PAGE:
For the last decade, overdoses of opiates and similar drugs have advanced at an accelerating pace, killing hundreds of thousands of Americans. Improving access to the drug naloxone, which counteracts the effects of overdoses, is one of the only interventions proven to save lives.
Programs that have distributed naloxone to drug users, their family members and friends, and others who are likely to witness an overdose have reversed at least 10,000 overdoses, according to the federal Centers for Disease Control and Prevention, slashing overdose rates in participating communities. Just this past week, Eric Holder lauded the more recent — and also promising — efforts to equip police and firefighters with naloxone.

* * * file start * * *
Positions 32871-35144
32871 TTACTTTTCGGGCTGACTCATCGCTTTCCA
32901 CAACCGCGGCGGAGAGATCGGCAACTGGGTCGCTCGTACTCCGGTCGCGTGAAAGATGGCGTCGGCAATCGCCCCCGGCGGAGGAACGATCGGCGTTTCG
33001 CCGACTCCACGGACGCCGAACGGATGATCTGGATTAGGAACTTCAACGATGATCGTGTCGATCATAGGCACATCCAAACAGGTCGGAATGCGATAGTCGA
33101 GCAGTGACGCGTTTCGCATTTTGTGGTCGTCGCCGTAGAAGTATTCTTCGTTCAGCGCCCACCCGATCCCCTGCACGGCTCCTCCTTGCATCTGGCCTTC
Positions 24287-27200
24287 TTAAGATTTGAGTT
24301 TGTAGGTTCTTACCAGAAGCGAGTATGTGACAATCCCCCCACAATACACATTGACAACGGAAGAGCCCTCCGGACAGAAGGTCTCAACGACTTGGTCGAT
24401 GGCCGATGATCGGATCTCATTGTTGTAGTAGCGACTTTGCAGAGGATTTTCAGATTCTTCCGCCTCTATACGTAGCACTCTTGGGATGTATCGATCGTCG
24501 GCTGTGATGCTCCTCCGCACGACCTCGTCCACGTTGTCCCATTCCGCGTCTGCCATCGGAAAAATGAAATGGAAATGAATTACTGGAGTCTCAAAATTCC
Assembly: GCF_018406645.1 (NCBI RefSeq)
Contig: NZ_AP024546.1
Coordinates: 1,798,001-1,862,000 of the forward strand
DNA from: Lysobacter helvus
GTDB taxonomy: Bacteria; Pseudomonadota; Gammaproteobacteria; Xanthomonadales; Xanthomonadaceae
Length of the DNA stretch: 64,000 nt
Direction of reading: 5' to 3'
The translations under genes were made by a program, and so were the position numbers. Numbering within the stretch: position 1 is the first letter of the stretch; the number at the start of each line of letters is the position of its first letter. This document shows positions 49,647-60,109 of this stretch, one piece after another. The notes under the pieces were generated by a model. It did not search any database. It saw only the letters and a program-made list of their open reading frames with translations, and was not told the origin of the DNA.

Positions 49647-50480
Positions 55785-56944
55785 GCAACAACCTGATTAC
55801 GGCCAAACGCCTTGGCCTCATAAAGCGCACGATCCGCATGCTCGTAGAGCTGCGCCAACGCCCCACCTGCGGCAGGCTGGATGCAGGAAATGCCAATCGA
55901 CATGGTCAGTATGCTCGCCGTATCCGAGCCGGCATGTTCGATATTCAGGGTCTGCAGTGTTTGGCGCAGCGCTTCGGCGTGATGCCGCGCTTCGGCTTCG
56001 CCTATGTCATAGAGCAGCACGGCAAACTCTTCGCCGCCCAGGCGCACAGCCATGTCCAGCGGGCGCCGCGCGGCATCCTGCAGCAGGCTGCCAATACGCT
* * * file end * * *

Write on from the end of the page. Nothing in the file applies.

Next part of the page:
Why aren’t these programs making a noticeable dent in the national overdose crisis? They are still too few in number, reaching too few people. A major reason for this is that the Food and Drug Administration classifies naloxone as a prescription drug. Technically, this means that resource-strapped programs should employ medical professionals to write naloxone scripts — no easy feat, as our research found scarce willing providers. Before the drug can be prescribed, state regulations typically require an in-person examination of the potential overdose victim. Tough luck for a drug user’s mother trying to get a naloxone prescription to avert the worst-case scenario, and a regulatory swamp for police departments looking to equip their officers.